County of Placer workers struggling to afford a home will soon have a new option to make their housing dreams come true.
The county’s Workforce Housing Preservation Program will pay homeowners to deed restrict their properties so that only local workers can purchase or rent them. The program would provide qualifying home buyers a funding source that could be used for a down payment or renovations. The program would also be eligible for recently constructed housing that is deed restricted for local worker occupancy.
Guidelines for the new program were approved unanimously Tuesday by the county Board of Supervisors, allowing a soft launch to proceed this year.
The program is modeled on Vail, Colorado’s, InDEED program that was developed in response to rising housing costs and limited housing availability for local workers, similar to eastern Placer County where almost 90% of homes are owned by second homeowners. Since its inception in 2017, Vail has secured local housing by purchasing deed restrictions on more than 140 units, and the program has since been replicated in the towns of Frisco and Breckenridge, Colorado.
The Workforce Housing Preservation Program has two components – one for eastern Placer County modeled more closely after Vail’s and the other for the entire county to allow housing developers to fund deed restrictions as another option to satisfy their affordable housing obligations.
“We’ve had such incredible support for this from our businesses, our employees and our overall community. Because what we’ve seen is that the loss of full-time, year-round residents has resulted in compounding issues in our community,” said District 5 Supervisor Cindy Gustafson. “When you think about the fabric of the community, often those middle-income earners are young professionals, the ones volunteering in the schools, and as little league coaches and soccer coaches. We’ve lost so much of that in our community. With this program, without building new, we are using existing homes to help deal with these impacts. It really is such a benefit.”
Participant eligibility for the countywide program is capped in unincorporated Placer County at 120% of the average median income – or about $103,000 for a family of four. Participants must work at least 30 hours per week at an employment site within 20 miles of the deed-restricted residence.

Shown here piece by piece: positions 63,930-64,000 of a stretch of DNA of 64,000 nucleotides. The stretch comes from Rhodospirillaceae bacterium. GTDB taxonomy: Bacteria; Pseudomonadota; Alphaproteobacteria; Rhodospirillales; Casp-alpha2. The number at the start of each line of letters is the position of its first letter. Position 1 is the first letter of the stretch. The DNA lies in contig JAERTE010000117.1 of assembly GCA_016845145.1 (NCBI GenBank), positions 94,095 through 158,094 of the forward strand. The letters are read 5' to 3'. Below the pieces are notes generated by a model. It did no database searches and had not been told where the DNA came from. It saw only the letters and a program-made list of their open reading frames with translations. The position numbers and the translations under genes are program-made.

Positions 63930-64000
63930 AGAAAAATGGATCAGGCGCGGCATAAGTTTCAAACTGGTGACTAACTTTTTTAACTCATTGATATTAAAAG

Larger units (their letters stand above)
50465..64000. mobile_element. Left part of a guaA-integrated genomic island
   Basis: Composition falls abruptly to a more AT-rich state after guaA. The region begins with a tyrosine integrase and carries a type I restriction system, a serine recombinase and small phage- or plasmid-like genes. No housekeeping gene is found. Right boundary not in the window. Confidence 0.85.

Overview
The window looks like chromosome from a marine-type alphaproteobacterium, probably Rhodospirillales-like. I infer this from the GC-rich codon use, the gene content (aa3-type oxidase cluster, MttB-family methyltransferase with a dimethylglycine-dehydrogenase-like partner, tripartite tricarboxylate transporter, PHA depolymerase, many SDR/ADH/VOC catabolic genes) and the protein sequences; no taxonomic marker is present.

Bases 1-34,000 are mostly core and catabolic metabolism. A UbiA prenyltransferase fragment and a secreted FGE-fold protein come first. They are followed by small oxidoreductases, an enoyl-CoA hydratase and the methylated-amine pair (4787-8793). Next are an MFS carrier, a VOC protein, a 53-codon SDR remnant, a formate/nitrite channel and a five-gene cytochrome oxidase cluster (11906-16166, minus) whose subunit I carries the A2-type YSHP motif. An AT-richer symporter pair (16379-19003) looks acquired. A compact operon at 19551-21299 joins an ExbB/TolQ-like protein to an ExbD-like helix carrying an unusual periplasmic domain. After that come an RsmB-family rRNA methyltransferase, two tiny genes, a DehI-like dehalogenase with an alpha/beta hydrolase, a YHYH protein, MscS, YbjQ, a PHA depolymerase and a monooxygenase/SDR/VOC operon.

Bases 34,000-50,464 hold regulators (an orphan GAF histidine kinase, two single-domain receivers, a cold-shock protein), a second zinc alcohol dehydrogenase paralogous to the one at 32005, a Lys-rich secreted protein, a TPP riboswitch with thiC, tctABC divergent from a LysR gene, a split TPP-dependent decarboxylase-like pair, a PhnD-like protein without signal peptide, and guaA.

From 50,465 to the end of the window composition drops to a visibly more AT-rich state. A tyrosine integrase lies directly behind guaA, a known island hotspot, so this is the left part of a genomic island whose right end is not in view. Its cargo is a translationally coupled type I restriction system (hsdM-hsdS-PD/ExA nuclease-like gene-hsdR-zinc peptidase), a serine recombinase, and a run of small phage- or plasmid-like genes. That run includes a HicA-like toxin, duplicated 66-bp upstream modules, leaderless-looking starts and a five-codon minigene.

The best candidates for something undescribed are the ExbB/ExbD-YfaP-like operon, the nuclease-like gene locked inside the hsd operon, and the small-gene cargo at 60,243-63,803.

In eastern Placer County, where housing costs are especially high in its tourism-driven economy, participants must make equal to or less than 245% of the average median income to quality for a single-family unit, or 220% for a multi-family unit – about $211,000 and $189,000 for a family of four, respectively. They must also work at least 30 hours a week at an employment site within the boundaries of the Tahoe Truckee Unified School District.
The deed restriction payments will be decided on a case-by-case basis with each application. All participants must qualify for and secure independent financing for the home purchase. In all cases, deed restrictions will remain in place for 55 years, with the 55-year term renewing upon each sale or transfer of the home.
The county anticipates launching the program in spring 2021.
To initially fund the program, the board approved $250,000 in program funding from the county general fund and a $250,000 allocation of transient occupancy tax revenue that had been reserved for housing and transportation. County staff anticipate the program will eventually operate as a public-private partnership, with area employers and other organizations also impacted by the housing crisis anticipated to help fund it.
At full implementation, Placer plans to buy 50 new deed restrictions a year – 40 in eastern Placer and 10 in the unincorporated county – at an expected cost of $3 million annually.